ALTHOUGH it’s not quite in the same league as the Canterbury Players’ last production, Strictly Murder, which won Jonathan Coupe and his daughter, Jennifer, nominations for best supporting male and female actors in NODA's regional awards, Peter Gordon’s The Reunion, is still fun to watch.

It is a sad reflection on the notion that bringing together people who have parted for many years, will be a success.

Nigel (Aidan Kielty), decides 25 years later to bring together in the back room of a pub, friends he knew then.

What he forgets is that people change with time as do their relationships and the things that happen.

Unfortunately the crowd he expected, fails to materialise but three people do turn up along with their wives, girlfriends and resentments.

We are flies on the wall as we watch human nature delivered with all its flaws.

Laura Fetherston, the Players new, young director, does a good job, particularly with the points she mentions in the programme – the positioning, and Bill Palmer’s lighting and sound. You can hear every punch and breaking glass in his recording of the fight scene in the main pub below.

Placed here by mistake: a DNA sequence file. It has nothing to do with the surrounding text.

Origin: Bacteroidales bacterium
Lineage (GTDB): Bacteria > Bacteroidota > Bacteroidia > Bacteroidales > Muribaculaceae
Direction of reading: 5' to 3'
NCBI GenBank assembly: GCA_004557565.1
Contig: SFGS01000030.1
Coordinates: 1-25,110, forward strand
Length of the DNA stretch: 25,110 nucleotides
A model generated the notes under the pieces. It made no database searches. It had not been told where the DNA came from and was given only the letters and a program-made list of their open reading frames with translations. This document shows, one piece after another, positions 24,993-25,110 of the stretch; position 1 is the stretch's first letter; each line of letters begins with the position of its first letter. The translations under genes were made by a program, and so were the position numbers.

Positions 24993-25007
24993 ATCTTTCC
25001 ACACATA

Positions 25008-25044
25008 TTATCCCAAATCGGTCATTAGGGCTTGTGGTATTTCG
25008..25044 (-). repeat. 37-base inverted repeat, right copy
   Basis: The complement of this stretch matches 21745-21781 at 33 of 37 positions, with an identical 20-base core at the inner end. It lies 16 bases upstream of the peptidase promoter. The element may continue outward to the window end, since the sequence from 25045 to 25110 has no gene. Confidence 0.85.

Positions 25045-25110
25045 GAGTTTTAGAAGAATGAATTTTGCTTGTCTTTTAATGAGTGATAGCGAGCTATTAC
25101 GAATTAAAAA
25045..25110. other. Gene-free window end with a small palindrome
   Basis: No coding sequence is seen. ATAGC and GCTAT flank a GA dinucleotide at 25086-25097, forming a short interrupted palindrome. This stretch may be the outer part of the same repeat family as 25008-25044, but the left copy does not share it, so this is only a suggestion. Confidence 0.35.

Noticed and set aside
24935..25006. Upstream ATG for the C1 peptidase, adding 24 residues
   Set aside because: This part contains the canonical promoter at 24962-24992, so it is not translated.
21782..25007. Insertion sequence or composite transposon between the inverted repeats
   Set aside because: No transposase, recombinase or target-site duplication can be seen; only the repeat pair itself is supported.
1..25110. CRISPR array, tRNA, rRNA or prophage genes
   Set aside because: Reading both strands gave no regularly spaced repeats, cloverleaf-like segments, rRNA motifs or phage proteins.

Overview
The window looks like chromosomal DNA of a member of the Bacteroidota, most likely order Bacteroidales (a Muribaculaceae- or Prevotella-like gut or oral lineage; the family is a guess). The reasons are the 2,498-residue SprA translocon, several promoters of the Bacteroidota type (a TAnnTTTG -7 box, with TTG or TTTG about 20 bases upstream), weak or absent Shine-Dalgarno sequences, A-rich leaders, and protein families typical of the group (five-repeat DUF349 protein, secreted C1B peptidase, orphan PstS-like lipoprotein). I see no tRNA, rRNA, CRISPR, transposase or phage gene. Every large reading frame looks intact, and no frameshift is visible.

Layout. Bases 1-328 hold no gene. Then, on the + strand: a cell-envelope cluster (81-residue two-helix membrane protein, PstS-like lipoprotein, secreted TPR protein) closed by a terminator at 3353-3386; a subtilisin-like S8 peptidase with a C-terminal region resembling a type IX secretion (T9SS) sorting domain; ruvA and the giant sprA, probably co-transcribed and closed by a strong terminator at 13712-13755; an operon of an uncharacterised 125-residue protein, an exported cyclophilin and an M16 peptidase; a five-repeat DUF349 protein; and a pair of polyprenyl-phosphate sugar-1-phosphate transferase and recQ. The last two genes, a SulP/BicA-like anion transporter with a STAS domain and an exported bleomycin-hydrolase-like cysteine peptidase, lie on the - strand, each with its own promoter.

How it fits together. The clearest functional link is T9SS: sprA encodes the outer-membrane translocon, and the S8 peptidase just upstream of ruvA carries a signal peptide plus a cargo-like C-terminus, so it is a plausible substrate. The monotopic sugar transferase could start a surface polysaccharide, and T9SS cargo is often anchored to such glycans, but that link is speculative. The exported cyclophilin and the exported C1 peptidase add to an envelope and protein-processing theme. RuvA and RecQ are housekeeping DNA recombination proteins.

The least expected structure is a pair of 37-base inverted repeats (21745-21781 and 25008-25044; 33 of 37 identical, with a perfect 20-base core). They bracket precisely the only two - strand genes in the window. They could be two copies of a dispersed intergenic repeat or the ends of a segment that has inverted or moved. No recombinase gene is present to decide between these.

The disco music also plays to time with an amusing Jonathan Coupe in lame shirt, jeans and platform shoes, in charge. You’d never guess that in real life he is a Councillor!

But there is something lacking. The actors need more spark to bring their performances to life and the pace is a little slow.

Nevertheless, they work well as a team even though their eight characters are a disparate group of people.

The different attitudes of men and women are stated well, particularly when they sit in groups of four.

The buffit as it is called by the caterer is realistic but you’ll never eat a sausage roll again after learning what happens in the cooking!

At Davyhulme (Wesley) Methodist Church, Brook Road, Flixton, until March 31. Tickets, priced £6, including group discounts are available from from 0161 748 8403. Star Rating * * *